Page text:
An impressively original take on alternative history.
In this hard-boiled suspense novel, an unwitting attorney tracks the sleazy underside of New York City into his home, where it infects his marriage and his life.
Poor Leo. With friends like Tony Benson, who needs enemies? Nonetheless, Leo has enemies—at least that’s what he repeatedly tells Tony, his workout buddy. Unconcerned and dismissive of Leo’s delusional assertion that his boss is out to kill him, Tony moves in on Leo’s wife, Trudy. But an odd incident proves that Leo was actually in his right mind. Then, when Tony’s life is also threatened, he finds he’s losing his own grip on reality. Tony’s cynical attitude remains, however, even as his life goes from bland to black. Author Aiken turned up the testosterone to create this tale of corruption, blackmail and amorality, where few of the characters are likable; the ones who are cut their losses when and if they can. Thugs, strippers, con men and crooked cops make up a roll call fleshed out by nearly sociopathic colleagues; only the women seem to react sensibly and see things clearly. Tony is decidedly unsympathetic: He cheats, disrespects and makes one bad decision after another. He only delves into Leo’s predicament out of a sense of repayment—Leo once saved him from a mugging—rather than loyalty and affection for his longtime “friend.” Yet there’s something riveting about Tony’s slide from normalcy to paranoia to a nadir of his own making. The settings, which Aiken captures in a highly visual style, are equally on the edge of ruin, especially amid the dank odors of the Horror View gym and the spine-tingling creepiness of Pilgrim State Hospital, New York’s draconian, real-life mental institution, where both Leo and Tony find themselves. Told in short, snappy chapters with sharp, wiseass dialogue, the story gains speed about a third of the way through as it builds into a thrilling ride to hell.
Readers willing to enter an edgy, seamy world will enjoy this dark and fatalistic tale.
An intriguing, thought-provoking fusion of medical thriller and apocalyptic fiction.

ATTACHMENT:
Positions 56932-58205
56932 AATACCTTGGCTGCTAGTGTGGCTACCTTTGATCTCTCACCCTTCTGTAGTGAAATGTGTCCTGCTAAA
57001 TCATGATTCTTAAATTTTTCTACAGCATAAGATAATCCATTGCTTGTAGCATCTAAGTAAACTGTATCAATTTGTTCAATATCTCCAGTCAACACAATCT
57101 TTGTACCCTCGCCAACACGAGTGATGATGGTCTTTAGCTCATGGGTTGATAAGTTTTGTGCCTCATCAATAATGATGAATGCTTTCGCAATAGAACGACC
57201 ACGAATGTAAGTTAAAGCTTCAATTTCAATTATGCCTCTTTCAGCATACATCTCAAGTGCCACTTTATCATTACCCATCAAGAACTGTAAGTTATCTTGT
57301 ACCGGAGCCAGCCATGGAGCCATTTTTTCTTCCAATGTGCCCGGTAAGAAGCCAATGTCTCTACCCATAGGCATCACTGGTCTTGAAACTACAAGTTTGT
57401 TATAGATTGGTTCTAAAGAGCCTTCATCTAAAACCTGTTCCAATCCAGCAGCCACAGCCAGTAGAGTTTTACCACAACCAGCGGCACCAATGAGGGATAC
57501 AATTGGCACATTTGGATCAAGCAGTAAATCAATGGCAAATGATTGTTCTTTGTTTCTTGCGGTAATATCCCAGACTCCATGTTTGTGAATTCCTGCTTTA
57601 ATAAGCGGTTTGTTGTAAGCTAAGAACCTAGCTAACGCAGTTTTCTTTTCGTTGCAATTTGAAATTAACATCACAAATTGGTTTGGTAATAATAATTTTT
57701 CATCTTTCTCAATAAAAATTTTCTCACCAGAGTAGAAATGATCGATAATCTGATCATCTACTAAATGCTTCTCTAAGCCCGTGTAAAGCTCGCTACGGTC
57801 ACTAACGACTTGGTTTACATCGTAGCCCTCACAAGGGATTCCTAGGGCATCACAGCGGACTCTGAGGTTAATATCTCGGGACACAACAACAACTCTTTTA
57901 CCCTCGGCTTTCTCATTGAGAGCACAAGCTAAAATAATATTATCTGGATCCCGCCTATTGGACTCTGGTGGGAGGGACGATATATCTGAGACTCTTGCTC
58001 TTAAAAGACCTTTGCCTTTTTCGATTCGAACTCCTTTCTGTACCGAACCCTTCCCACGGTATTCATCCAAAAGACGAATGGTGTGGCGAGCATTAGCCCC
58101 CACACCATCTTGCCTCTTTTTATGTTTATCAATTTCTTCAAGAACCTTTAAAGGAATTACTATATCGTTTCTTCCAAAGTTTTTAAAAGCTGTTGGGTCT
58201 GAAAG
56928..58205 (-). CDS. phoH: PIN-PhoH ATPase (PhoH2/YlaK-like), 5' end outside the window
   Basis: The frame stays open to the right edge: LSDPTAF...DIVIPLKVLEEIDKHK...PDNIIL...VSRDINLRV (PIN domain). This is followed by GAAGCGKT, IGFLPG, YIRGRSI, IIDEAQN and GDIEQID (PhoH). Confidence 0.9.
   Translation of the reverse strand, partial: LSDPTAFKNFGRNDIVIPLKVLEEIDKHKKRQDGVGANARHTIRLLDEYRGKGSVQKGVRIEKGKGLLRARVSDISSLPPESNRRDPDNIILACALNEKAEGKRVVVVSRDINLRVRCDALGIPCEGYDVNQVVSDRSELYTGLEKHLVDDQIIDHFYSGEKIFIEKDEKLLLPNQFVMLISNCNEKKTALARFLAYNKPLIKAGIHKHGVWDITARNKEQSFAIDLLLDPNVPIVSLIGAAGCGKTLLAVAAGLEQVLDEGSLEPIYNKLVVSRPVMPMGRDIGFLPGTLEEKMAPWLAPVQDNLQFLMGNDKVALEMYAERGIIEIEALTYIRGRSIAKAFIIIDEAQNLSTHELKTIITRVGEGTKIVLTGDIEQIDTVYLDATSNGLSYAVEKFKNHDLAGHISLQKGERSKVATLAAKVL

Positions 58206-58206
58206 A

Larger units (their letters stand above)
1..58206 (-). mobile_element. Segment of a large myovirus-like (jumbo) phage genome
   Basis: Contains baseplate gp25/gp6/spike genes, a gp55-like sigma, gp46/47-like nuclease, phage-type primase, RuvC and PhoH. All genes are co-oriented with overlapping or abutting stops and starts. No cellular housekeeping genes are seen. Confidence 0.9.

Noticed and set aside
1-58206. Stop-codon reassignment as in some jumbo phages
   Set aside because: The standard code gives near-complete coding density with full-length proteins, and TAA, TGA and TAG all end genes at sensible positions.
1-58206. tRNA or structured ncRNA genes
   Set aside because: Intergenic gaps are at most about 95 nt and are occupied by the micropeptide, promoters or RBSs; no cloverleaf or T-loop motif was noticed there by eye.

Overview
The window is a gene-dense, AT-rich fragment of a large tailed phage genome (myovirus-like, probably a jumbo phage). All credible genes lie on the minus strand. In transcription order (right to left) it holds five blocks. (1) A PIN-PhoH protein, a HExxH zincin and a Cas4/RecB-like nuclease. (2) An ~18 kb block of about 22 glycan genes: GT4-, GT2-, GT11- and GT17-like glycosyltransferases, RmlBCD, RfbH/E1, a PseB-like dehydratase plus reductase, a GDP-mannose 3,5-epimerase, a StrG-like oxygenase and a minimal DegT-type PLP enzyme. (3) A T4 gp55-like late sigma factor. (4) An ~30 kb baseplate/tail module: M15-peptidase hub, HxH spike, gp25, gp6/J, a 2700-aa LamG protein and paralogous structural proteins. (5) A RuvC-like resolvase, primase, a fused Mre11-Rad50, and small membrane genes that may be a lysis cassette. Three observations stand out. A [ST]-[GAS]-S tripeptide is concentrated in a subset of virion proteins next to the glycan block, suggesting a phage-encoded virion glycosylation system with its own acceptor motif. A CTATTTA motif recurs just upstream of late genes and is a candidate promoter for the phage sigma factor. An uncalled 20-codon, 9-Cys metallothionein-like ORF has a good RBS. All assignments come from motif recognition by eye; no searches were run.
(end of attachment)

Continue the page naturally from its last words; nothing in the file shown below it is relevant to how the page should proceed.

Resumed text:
Physician Chiapco’s debut novel begins with inexplicable outbreaks of deadly diseases all over the southern United States and around the world: brain-eating amoeba, malaria, dengue hemorrhagic fever, etc. With trophozoites (“savage microscopic beasts”) inhabiting the water and hordes of mosquitoes infesting the air, the death count soon rises into the millions; medical infrastructures all over the world verge on collapse. As civilization devolves, unheralded heroes like Bronx Metropolitan Hospital physician Jamal Jackson race to somehow find a way to stop the modern-day plague, which has brought out the worst in human nature—selfishness, brutality and deep-seated prejudice. The pandemic scenario isn’t exactly original, but the brilliance of this storyline comes from Chiapco integrating deeply contemplated scientific speculation (the influence of fossil fuels on climate change and the viability of potential renewable energy sources, for instance) and history (the trans-Atlantic slave trade, racism, etc.) with Jackson’s profound experience with sickle cell disease—his younger brother died from it—and its possible connection to saving the human race. Although the narrative’s multiple-viewpoint structure helps showcase the scope of the looming disaster, it also, in places, slows down the story’s momentum and dilutes some of its impact. Even though Chiapco’s story isn’t character-driven, he succeeds in creating multidimensional players who are integral to the story’s overall arc, like Jackson, meteorology professor John Garrett and even white supremacist Wayne Joseph Tucker. Fans of medical thrillers by Robin Cook, Tess Gerritsen and Daniel Kalla (all doctors turned authors, like Chiapco) will find this thematically powerful novel well worth a read.